This review is not meant to be exhaustive.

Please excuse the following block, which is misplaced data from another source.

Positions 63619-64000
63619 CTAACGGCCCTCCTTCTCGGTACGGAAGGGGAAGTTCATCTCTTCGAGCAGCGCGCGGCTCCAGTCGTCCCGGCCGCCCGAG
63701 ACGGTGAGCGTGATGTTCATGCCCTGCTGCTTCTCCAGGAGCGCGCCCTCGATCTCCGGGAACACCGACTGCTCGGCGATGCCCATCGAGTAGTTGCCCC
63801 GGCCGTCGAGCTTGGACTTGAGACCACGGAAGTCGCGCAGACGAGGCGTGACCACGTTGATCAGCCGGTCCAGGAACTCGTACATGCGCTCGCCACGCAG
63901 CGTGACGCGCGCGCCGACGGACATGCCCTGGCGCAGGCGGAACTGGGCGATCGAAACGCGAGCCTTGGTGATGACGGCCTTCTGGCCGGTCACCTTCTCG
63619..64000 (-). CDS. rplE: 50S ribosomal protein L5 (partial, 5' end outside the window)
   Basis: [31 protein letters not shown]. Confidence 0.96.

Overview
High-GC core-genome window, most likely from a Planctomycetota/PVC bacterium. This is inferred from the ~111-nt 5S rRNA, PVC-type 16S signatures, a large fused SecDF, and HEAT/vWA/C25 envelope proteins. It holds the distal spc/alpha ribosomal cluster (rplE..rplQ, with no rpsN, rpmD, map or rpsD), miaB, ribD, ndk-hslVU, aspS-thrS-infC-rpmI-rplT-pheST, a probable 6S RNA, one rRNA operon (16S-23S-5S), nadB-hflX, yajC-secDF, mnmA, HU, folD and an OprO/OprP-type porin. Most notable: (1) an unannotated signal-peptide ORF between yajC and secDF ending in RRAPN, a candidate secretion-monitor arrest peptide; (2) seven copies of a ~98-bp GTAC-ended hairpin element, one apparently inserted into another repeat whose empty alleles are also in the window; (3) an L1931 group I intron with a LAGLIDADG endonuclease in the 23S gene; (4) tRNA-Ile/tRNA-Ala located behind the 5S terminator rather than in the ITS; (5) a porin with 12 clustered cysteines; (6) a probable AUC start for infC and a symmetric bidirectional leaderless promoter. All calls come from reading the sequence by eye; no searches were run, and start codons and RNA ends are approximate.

degree of corruption and the degree of openness to foreign direct investment are all important determinants of foreign direct investment flows into these economies. Hines (1995) and Wei (1997) both examine the impact of institutional factors on foreign direct investment. By employing a corruption index, Hines shows that after 1977, U.S. foreign direct investment grew faster in less corrupt countries. Wei (1997) uses OECD direct investment data and shows that both corruption and tax rates have negative effects on foreign direct investment flows. Wei’s estimations are cross-sectional.4 Fung, Iizaka and Parker (2002) and Fung, Iizaka and Siu (2003) show with panel regressions that market sizes, labor costs and tax rates are important for determining various sources of FDI into different provinces of PRC. Weiss (2004) provides an up-to-date review of the literature related to the investment and trade opportunities and threats of a rising PRC. 5. The Empirical Model In this section we provide an empirical model to estimate the impact of PRC on the inward direct investment of various Asian and Latin American economies. For the East and Southeast Asian empirical studies, we examine Hong Kong, China, Singapore, Taipei,China, the Republic of Korea, Thailand, Malaysia, Philippines and Indonesia. For the Latin American empirical examinations, we include Argentina, Bolivia, Brazil, Chile, Columbia, Costa Rica, Ecuador, El Salvador, Guatemala, Mexico, Nicaragua, Panama, Paraguay, Peru, Uruguay and Venezuela. The strategy here is to control for all the standard explanatory variables of foreign direct investment in these economies. But we add an additional variable representing the PRC factor. To proxy for the PRC factor, we choose the level of the inflow of PRC’s foreign direct investment. Obviously Chinese inward foreign direct investment can also be dependent on the inward direct investment of these Asian and Latin American economies as well as the standard explanatory variables. In order to capture such a reciprocal relationship between the inflow of FDI in PRC and that in other economies, the FDI equation for both sets of these economies and PRC are estimated simultaneously. The basic regression model for inward foreign direct investment for Asian and Latin American countries and for PRC are written as a linear specification of the following form: ln(FDIi,t) = α0 + α1ln(CFDI,t) + β1ln(GPCGDPR00i,t) + β2ln(CORRUPTi,t) + β3ln(DUTYi,t) + β4ln(GOVTi,t) +β5ln(WAGEi,t) +β6ln(OPENi,t)+β7ln(ILLITi,t) + β8ln(CPTAXi,t) + β9ln(TELi,t) + β10ln(GDPUSDi,t) + β11ln(OUTFLOWt) + β12ln(LAWt) + β13ln(GGDPRit) ln(CFDIt) = γ0 + δ1ln(FDIi,t) + ρ1ln(GPCGDPR00t) + ρ2ln(CCORRUPTt) + ρ3ln(CDUTYt) ρ4ln(CGOVTt) + ρ5ln(CWAGEt) + ρ6ln(COPEN t) + ρ7ln(CILLITt) +ρ8ln(CPTAXt) + ρ9ln(CTELt) + ρ10 ln(CGDPUSDt) + ρ11ln(OUTFLOWt) + ρ12ln(LAWt) +ρ13ln(GGDPRt) where the subscript “i” and “t” stands for country i at period t and the variables used in this analysis are defined below.